Diller, a former Paramount Pictures
“These conditions will potentially produce an absolute collapse of an entire industry,” he said.
If the studio executives and guilds can’t reach an agreement for several more months, Diller predicted, there will be fewer programs for consumers to watch, which will lead to canceled streaming subscriptions and reduced revenue for the entertainment industry. That means that by the time the strikes are settled, there won’t be enough money to ramp programs back up.
Settling soon seems unlikely, however, Diller said, since “there’s no trust between the parties.”
He pointed to “existential issues” including the rise of artificial intelligence, on which the guilds have said they want input on how it will be used, as well as pay disparities between the top and bottom earners in the industry.
Diller said to ease that disparity, top studio executives and top-paid actors could take a 25% pay cut as a “good-faith measure” to try to “narrow the difference between those that get highly paid and those that don’t.”
He also suggested there should be a Sept. 1 “settlement deadline.”
Diller specifically addressed AI in the interview, which he called “overhyped to death” in terms of the impact it will have on writers’ and screen actors’ jobs.
“Writers will get assisted, not replaced,” Diller said. “Most of these actual performing crafts, I don’t think they are in danger of artificial intelligence.”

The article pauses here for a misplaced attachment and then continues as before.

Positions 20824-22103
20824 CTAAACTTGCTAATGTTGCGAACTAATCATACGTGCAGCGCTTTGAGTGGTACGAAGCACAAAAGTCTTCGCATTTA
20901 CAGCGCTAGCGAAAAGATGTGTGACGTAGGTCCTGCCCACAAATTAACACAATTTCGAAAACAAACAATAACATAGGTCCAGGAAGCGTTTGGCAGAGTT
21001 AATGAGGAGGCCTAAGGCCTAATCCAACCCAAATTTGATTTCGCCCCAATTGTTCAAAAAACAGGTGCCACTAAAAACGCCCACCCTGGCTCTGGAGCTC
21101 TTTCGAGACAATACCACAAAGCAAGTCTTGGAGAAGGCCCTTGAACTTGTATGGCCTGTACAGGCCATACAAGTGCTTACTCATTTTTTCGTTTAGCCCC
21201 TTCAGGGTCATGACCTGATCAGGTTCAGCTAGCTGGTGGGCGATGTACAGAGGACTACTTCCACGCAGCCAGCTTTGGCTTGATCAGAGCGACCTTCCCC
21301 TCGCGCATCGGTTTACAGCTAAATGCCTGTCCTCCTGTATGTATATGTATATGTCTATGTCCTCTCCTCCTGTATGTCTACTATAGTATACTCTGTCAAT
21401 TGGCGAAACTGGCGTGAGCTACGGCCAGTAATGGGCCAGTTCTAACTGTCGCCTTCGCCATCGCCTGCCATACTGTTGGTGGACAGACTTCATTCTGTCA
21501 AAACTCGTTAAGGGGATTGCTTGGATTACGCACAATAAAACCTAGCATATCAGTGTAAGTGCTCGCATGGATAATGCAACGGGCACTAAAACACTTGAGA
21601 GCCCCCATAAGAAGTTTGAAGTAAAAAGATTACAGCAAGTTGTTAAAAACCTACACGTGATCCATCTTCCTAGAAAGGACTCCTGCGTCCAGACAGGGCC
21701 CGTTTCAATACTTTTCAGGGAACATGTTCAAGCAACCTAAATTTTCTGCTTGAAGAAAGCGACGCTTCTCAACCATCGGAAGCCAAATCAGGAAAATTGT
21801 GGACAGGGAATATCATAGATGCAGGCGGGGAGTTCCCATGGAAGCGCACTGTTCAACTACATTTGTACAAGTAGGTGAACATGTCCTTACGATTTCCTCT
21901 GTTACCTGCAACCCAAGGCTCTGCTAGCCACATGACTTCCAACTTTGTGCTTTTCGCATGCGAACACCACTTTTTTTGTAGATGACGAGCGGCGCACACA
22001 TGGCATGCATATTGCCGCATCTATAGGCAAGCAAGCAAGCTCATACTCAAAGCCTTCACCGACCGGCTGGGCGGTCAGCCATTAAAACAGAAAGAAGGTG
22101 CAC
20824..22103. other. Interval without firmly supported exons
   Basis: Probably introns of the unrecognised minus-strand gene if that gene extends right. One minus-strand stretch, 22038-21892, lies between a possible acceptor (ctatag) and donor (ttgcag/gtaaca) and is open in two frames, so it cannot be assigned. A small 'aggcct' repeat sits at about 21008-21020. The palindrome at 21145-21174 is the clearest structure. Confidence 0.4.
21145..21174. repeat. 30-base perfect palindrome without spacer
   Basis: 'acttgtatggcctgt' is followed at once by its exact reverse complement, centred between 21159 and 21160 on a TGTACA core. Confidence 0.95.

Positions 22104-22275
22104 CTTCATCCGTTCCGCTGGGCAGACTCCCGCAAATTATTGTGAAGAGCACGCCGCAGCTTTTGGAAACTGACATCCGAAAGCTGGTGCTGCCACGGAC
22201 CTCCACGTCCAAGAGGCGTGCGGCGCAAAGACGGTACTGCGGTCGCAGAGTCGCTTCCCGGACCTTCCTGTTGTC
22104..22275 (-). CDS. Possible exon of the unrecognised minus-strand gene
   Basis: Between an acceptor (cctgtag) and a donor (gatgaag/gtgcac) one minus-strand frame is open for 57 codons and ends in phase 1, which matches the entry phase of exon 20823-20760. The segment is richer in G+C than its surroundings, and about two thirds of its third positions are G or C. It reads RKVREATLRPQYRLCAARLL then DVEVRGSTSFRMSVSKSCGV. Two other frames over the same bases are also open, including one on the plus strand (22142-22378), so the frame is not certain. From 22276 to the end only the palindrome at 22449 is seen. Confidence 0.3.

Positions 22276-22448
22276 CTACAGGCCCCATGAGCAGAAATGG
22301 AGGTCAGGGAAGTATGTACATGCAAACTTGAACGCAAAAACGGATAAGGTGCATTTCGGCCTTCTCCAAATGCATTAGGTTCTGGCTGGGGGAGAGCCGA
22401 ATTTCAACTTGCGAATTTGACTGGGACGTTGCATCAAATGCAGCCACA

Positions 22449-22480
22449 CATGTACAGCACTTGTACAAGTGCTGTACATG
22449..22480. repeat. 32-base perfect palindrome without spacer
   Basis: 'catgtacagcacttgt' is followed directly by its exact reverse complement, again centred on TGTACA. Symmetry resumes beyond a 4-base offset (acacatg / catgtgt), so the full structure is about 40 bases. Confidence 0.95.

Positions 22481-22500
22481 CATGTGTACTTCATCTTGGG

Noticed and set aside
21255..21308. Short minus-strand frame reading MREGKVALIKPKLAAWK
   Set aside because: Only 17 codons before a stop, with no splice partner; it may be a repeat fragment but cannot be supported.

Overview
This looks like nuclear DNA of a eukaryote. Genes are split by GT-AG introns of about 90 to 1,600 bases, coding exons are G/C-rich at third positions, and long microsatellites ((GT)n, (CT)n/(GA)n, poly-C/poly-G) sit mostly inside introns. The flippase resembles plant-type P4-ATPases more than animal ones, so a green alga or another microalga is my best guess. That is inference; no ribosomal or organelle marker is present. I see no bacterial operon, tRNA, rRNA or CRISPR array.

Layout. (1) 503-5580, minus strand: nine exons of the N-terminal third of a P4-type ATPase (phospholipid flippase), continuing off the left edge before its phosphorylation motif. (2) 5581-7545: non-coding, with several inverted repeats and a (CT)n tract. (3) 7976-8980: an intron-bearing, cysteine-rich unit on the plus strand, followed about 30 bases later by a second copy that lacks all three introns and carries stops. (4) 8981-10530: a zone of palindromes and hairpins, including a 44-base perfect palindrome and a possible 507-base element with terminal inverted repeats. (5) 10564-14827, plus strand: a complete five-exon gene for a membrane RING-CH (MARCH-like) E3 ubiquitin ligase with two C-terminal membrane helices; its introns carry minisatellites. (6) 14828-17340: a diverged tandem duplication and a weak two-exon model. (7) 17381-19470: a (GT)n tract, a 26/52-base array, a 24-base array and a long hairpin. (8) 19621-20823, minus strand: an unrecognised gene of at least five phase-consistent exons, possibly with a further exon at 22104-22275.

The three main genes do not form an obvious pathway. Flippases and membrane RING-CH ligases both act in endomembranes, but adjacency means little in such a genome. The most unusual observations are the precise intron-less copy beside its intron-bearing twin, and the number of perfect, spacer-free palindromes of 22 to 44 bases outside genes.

Diller is more concerned about the impact of AI on the publishing industry, foreshadowing a potential lawsuit with a group of “leading publishers,” though he declined to go into specifics, including when a complaint could be filed.
But, he added, “The problem is they also say that the fair use doctrine of the copyright law allows them to suck up all this stuff. We on the publishing side do not agree with that.”
Microsoft declined to comment and Google did not immediately respond to a request for comment.
AI companies must come up with a fair business model before ingesting publishers’ copyrighted work, Diller said. He said the situation is similar to publishers’ decision to offer free access to material on the internet during its early days, while relying on ad revenue.
“It took 15 years to get back on paywalls that protected publishers,” Diller said.
“I think litigation will hopefully lead to sensible legislation here,” he said. “Unless you protect copyright, all is lost.”